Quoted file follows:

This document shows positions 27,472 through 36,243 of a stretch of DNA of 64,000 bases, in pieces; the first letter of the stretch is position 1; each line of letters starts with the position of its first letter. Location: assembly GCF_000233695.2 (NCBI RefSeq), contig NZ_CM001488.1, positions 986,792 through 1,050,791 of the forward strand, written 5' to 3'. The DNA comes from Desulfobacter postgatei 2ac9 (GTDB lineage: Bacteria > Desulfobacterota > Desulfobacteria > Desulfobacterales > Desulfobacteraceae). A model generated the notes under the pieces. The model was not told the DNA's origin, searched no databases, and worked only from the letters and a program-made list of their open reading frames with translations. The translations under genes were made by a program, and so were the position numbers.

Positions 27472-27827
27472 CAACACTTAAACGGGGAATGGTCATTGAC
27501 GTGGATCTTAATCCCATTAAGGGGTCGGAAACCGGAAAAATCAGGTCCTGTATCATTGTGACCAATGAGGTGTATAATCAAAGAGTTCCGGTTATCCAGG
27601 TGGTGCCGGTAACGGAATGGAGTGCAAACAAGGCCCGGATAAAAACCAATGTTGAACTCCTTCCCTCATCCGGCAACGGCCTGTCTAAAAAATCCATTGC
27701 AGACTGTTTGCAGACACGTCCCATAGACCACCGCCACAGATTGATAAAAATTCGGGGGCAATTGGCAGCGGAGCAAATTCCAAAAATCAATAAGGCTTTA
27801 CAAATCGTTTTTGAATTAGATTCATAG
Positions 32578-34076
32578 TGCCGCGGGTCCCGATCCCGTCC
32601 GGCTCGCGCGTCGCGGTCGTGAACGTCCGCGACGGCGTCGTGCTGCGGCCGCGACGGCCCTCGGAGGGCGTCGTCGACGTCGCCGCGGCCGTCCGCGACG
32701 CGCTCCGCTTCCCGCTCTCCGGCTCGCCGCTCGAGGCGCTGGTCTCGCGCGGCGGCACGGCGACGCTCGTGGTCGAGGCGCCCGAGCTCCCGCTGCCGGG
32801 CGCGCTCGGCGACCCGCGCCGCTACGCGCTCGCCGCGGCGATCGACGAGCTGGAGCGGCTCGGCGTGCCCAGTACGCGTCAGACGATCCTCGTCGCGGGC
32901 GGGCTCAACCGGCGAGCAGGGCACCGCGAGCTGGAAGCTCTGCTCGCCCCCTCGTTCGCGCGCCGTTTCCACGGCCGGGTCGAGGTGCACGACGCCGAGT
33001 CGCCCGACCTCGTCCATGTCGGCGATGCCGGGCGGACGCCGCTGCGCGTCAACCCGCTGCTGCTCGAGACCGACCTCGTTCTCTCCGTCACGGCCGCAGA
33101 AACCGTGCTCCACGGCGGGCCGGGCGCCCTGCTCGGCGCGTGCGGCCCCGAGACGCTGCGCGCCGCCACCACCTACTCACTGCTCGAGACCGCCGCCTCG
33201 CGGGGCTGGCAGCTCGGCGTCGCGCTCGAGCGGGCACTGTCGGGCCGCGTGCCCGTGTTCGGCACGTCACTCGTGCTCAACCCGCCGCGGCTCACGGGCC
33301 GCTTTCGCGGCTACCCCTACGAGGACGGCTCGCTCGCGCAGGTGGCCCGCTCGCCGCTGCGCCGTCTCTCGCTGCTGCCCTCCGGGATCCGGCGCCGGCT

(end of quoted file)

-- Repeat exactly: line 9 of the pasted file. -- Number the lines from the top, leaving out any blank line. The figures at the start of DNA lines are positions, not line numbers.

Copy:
32578 TGCCGCGGGTCCCGATCCCGTCC